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Thursday, November 3, 2011

Enjoying the last of autumn's bounty

Long Island had its first frost this past week. We were caught by surprise with snow, hail, and freezing temperatures on Halloween weekend. Many delicate garden plants succombed to the frost, but the hardier cold-weather crops are still going strong. This September, we enjoyed an abundance of fresh figs from my backyard tree. October was marked by chestnuts and persimmons from the trees of friends and neighbors. I harvested some beautiful butternut squash that grew accidently in my garden from organic seeds in last year's compost. I still have some carrots, arugula, mustard greens, and baby bok choy coming up in my garden. My weekly CSA box is teeming with cruciferous vegetables like broccoli, gai lan (delicious chinese broccoli), broccoli rabe, baby pak choy, cabbage, kale, collards, turnips, turnip root and greens, and arugula. The veggies in the cruciferous family are the nutrient superstars of the plant kingdom - packed with tons of vitamins, minerals, and phytochemicals to fight cancer. Not to be forgotten are the other nutritious, antioxidant-rich veggies in my fall CSA boxes: sweet potatoes, yellow and red potatoes, carrots, lettuce, green beans, cranberry beans, beets, celeriac, acorn and butternut squash, fennel, onions, garlic, shallots, and scallions. Fall definitely makes me nostalgic for working on the farm!

string beans, figs, and squash blossoms from my garden

I'm still trying to balance school, work, and prepping healthy meals for myself. I recently discovered a ridiculously easy and delicious way to make use of about half of my weekly CSA box. For the past several weeks, Danny and I have arranged a large "Buddha Bowl," which is basically cooked grain + raw veggies + dressing. This allows us to incorporate raw food in a quick and easy way, with tons of leftovers to bring to work and school. We managed to put together the following Buddha Bowl in less than an hour (while the brown rice and quinoa was steaming): onion, shredded carrot and turnip root, baby pak choy, avocado, garlic and ginger (simmered with the quinoa on the stove), hemp and sesame seeds, black olives, soy sauce, rice wine vinegar, flax oil, toasted sesame oil, ume plum vinegar, cayenne, red pepper flakes, black pepper, dulse flakes (seaweed seasoning). We served the veggies and dressing over the grains with tahini and sauerkraut, which is over new favorite topping for everything! Although the veggies are raw, if you mix them with the hot grains they will soften and and have a cooked quality. You seriously can't go wrong with a Buddha Bowl...just throw in whatever you have on hand with your favorite dressing! Here is the original inspiration from Kris Carr's Crazy Sexy Life.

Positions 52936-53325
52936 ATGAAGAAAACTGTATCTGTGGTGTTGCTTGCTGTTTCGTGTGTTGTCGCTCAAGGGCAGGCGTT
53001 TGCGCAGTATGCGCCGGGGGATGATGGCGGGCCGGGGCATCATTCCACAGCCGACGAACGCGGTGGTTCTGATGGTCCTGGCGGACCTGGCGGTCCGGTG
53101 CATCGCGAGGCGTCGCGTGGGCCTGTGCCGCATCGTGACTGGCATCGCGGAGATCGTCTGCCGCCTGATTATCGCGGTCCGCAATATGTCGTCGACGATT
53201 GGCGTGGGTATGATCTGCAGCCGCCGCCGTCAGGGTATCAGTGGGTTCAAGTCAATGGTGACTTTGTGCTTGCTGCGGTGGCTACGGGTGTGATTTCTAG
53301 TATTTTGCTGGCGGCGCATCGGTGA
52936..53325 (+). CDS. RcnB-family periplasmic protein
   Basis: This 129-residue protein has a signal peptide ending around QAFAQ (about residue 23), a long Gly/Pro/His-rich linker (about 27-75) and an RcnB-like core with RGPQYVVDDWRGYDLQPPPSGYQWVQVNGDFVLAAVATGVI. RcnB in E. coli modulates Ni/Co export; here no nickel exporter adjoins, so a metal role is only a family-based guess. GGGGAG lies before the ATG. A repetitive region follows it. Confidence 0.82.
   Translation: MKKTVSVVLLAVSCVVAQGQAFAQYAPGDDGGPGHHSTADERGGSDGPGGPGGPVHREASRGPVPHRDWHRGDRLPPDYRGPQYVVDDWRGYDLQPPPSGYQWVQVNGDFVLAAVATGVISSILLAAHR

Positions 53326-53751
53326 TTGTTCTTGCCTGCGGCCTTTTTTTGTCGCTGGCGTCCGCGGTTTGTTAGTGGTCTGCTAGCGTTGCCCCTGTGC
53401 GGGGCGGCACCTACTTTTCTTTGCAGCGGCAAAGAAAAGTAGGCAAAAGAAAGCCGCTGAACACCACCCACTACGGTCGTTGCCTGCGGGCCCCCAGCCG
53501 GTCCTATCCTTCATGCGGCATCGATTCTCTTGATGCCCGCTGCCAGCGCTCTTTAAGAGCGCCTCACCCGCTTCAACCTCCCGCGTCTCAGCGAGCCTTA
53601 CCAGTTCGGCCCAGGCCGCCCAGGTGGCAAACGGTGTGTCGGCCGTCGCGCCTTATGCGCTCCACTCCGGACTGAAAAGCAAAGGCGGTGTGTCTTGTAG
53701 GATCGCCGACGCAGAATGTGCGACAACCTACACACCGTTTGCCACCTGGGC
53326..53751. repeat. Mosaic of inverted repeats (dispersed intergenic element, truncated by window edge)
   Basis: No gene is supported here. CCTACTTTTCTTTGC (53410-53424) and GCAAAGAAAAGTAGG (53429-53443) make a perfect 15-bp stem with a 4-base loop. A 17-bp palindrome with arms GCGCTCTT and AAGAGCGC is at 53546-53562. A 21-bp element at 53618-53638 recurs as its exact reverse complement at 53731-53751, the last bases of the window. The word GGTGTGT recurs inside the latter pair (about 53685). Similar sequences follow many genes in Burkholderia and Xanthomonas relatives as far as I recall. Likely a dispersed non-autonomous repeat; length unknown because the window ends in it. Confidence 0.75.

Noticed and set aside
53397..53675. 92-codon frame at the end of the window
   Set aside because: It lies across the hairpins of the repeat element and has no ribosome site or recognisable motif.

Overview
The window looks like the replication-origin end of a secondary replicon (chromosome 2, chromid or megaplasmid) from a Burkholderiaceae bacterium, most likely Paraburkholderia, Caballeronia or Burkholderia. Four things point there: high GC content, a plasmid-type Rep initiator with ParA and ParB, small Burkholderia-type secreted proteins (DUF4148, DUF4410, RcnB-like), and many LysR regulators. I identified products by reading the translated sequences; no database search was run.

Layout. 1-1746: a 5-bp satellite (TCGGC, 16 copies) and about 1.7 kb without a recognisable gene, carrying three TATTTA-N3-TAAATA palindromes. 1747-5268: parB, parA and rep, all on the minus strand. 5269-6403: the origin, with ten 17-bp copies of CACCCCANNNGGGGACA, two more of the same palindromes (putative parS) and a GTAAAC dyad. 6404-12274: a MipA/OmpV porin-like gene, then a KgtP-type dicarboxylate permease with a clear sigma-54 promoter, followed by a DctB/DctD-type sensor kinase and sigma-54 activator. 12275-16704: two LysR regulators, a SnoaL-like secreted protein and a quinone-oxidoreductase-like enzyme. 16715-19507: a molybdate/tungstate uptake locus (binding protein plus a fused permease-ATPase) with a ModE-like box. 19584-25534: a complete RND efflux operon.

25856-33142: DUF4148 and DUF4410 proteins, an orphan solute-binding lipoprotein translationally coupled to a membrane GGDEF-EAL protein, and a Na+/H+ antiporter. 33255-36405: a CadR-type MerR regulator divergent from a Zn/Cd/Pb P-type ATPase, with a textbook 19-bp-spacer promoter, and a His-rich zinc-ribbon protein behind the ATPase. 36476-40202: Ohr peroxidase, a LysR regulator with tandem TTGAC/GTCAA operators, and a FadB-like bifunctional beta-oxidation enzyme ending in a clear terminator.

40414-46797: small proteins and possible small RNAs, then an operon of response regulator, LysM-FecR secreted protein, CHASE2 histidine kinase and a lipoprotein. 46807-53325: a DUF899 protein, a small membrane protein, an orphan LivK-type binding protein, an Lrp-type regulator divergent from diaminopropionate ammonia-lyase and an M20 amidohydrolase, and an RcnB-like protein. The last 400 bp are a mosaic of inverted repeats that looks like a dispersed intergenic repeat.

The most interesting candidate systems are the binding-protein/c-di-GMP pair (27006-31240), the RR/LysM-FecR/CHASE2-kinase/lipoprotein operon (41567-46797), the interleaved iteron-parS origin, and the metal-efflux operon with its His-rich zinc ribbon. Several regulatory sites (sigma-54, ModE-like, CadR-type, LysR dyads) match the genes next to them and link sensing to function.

A few other Autumn happenings:
  1. The Northeast Organic Farming Association held the New York Locavore Challenge during the month of September to promote eating and acting locally and more sustainably. I played my part by eating organic food from my CSA and garden, riding my bike to work, and taking the train to school. I recently came across this cool blog promoting local living on Long Island
  2. My town hosted a haunted house called Darkness Rising this year that donated 100% of its profits to local charities. It turns out that this haunt was hosted by my sister's friend, who used to hold the event at his home each year. It was voted best haunted house in the tri-state area this year! I didn't have a chance to attend, but I heard from coworkers that it was awesome! 
  3. Huntington-based Healthy Planet will be having its annual Turkey-Free Thanksgiving event on Sunday, November 20. The event features a vegan potluck and a speaker on sustainable living. Last year almost 200 people attended the event, and I won runner-up for the best dish! 
  4. I have been meaning to get involved with Long Island Food Not Bombs, an organization that holds weekly events to provide groceries, warm meals, clothing, and other items in low income communities on LI. They will be holding their annual Thanksgiving Bonanaza at the Hempstead Food Share on Sunday, November 20 (unfortunately I can't make that event because I will be at the Turkey-Free Thanksgiving!).
Hope you have a happy un-turkey day!!

pumpkin and butternut squash from my garden

my mom got creative with the butternut squash for Halloween

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